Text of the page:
|Office:||333 Heller Hall|
|Office Hours:|| Tu, Th 11-noon, W 2:30-5:55 p.m. and by appointment |
|Lectures:||Tu, Th 9:30-10:45 a.m., F 8-8:50 a.m. in HH 306|
|Course Web Site:||http://www.d.umn.edu/~ddunham/cs5511s17|
|Teaching Assistant:||Zhiyuan Peng|
|Consulting Hours:||M 6 p.m., Tu 2 p.m., and W 3 p.m. in HH 314|
Mathematical theory of computation and complexity. Deterministic and nondeterministic Turing machines, Church-Turing Thesis, recursive and recursively enumerable languages. Undecidable problems, Rice's Theorem. Time and space complexity, reducibility, completeness for complexity classes, Cook's Theorem, P versus NP, Savitch's Theorem, complexity hierarchy.
3512 or #, or the equivalent if you are a transfer student.
Course Objectives and Content:
This course introduces elements of the theory of computation, an active research area involving the formulation of precise questions and answers concerning what is computable, by what means, and in what amount of space and time. Remarkably, such work does not depend essentially on any particular digital technology or programming language. Instead, computations are expressed and studied as mathematical objects. In this spirit, the course emphasizes standard methods for expressing and establishing mathematically precise claims. We introduce many well-known, widely-studied definitions and carefully consider what follows from them.
The following is a rough outline of the material from the text that I hope to cover in the course. Automata and languages (Part 1), computability theory (Part 2 except for Chapter 6), time complexity (Chapter 7), and if time permits, topics from space complexity (Chapter 8), intractability (Chapter 9), and cryptography (from Chapter 10).
The University of Minnesota is committed to the policy that all persons shall have equal access to its programs, facilities, and employment without regard to race, color, creed, religion, national origin, sex, age, marital status, disability, public assistance status, veteran status, or sexual orientation. As instructor, I am committed to upholding University of Minnesota's equal opportunity policy. I encourage you to talk to me in private about any concerns you have related to equal opportunity in the classroom. To inquire further about the University's policy on equal opportunity, contact the Department of Human Resources & Equal Opportunity 255 DAdB, (http://www.d.umn.edu/umdoeo), phone: (218) 726-6827, email: email@example.com.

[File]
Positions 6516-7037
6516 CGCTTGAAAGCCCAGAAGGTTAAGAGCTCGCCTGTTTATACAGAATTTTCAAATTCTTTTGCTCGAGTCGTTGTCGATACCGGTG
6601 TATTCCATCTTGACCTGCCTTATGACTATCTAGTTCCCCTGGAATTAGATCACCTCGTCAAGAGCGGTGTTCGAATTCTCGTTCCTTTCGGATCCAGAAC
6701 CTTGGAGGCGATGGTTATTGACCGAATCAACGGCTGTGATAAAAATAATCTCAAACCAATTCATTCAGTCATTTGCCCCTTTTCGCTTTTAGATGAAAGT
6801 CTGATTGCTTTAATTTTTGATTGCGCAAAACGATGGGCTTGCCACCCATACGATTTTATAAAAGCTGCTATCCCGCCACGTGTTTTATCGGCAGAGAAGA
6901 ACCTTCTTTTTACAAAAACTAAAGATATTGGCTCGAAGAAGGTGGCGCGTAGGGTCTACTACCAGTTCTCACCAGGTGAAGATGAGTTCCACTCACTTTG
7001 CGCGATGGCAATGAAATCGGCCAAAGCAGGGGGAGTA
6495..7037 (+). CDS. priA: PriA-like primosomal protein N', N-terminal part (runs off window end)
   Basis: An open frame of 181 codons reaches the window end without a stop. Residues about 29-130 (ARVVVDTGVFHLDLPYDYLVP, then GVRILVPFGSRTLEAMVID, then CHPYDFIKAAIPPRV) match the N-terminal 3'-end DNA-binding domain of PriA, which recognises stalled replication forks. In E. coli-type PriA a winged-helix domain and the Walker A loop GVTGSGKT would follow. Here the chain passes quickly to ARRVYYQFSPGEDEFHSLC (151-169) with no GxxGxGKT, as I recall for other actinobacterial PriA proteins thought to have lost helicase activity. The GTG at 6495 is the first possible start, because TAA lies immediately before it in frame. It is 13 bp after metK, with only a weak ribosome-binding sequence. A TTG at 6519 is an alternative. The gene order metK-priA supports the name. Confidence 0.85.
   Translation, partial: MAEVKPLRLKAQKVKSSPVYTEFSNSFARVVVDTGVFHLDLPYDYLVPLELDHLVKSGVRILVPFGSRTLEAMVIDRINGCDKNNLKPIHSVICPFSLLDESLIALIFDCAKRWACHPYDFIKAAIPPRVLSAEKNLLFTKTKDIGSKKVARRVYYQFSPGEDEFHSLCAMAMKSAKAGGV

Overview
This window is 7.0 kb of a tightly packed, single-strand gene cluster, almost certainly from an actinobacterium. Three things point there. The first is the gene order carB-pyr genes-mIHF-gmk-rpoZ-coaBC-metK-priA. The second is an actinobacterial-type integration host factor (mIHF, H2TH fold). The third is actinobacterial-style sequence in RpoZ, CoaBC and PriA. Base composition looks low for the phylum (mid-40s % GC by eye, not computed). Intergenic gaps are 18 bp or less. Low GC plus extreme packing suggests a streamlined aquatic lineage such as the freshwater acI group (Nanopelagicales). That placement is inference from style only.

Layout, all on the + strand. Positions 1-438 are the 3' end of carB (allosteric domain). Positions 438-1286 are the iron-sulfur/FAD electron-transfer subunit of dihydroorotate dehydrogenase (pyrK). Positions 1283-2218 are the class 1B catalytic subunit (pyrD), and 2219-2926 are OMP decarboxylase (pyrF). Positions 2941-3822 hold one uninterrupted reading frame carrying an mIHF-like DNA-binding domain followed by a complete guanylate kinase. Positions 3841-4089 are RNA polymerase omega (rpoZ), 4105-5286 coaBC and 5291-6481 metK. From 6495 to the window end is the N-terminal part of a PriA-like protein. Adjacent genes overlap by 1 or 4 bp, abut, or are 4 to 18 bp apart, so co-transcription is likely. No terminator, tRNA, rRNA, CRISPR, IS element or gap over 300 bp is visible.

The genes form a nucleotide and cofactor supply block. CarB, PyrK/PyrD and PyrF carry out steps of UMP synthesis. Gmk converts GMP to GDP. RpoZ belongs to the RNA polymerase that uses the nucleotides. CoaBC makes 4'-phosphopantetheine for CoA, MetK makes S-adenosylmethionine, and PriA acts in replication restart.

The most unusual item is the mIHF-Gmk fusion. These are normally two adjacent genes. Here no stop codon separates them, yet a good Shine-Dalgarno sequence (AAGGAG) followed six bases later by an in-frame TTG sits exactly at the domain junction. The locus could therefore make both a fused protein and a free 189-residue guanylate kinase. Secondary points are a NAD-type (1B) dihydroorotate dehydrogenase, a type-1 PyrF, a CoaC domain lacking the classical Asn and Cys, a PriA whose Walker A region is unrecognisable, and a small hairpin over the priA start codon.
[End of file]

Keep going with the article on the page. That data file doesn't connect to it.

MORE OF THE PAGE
Students with Disabilities:
It is the policy and practice of the University of Minnesota Duluth to create inclusive learning environments for all students, including students with disabilities. If there are aspects of this course that result in barriers to your inclusion or your ability to meet course requirements - such as time limited exams, inaccessible web content, or the use of non-captioned videos - please notify the instructor as soon as possible. You are also encouraged to contact the Office of Disability Resources, 258 Kirby Student Center, to discuss and arrange reasonable accommodations. Please call 218-726-6130 or visit the DR website at (http://www.d.umn.edu/access) for more information.
Mental Health Statement:
As a student you may experience a range of issues that can cause barriers to learning, such as strained relationships, increased anxiety, alcohol/drug problems, feeling down, difficulty concentrating and/or lack of motivation. These mental health concerns or stressful events may lead to diminished academic performance or reduce a student's ability to participate in daily activities. University of Minnesota services are available to assist you with addressing these and other concerns you may be experiencing. You can learn more about the broad range of confidential mental health services available on campus via the UMD Health Service Counseling website at http://www.d.umn.edu/hlthserv/counseling/.
Student Conduct Code:
Appropriate classroom conduct promotes an environment of academic achievement and integrity. Disruptive classroom behavior that substantially or repeatedly interrupts either the instructor's ability to teach, or student learning, is prohibited. Student are expected adhere to Board of Regents Policy: Student Conduct Code: ( http://www.d.umn.edu/conduct/ ).